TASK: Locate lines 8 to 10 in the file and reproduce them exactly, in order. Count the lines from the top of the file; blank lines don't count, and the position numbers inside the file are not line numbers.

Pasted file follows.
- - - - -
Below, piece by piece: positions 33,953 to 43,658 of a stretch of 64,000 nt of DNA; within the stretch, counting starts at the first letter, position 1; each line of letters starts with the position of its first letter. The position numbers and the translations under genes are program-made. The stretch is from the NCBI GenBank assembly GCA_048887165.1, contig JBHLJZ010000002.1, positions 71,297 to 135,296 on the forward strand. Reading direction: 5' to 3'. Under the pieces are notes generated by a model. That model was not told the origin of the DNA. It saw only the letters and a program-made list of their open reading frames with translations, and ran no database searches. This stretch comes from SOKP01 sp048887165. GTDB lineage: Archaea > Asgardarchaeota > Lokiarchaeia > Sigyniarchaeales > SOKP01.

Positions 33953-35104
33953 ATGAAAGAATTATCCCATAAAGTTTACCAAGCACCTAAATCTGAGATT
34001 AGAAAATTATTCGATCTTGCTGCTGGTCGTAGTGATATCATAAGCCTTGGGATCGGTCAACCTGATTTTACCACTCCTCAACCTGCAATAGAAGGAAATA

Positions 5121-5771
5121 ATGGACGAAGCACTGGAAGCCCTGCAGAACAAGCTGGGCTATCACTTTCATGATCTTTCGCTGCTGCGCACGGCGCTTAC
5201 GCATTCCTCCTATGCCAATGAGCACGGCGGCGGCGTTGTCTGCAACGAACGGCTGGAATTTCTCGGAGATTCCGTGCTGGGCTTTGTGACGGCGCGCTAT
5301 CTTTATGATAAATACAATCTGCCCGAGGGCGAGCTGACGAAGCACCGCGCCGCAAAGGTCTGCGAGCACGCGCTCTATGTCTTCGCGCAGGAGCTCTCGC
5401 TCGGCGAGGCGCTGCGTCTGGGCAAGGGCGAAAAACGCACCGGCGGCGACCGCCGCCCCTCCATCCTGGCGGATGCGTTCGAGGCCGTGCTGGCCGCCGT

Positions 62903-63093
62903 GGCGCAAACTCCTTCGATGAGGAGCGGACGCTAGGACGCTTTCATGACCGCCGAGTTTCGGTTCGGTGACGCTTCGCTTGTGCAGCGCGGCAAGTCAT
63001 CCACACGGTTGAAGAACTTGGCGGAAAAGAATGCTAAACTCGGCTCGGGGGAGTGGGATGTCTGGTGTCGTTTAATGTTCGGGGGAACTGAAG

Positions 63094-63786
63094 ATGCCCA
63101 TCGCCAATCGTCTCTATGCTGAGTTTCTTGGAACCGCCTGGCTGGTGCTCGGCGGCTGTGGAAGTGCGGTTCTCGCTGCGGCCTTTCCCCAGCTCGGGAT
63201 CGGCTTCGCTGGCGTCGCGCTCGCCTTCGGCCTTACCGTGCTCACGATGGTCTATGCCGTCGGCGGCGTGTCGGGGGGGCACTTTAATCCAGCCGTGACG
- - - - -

5301 CTTTATGATAAATACAATCTGCCCGAGGGCGAGCTGACGAAGCACCGCGCCGCAAAGGTCTGCGAGCACGCGCTCTATGTCTTCGCGCAGGAGCTCTCGC
5401 TCGGCGAGGCGCTGCGTCTGGGCAAGGGCGAAAAACGCACCGGCGGCGACCGCCGCCCCTCCATCCTGGCGGATGCGTTCGAGGCCGTGCTGGCCGCCGT

Positions 62903-63093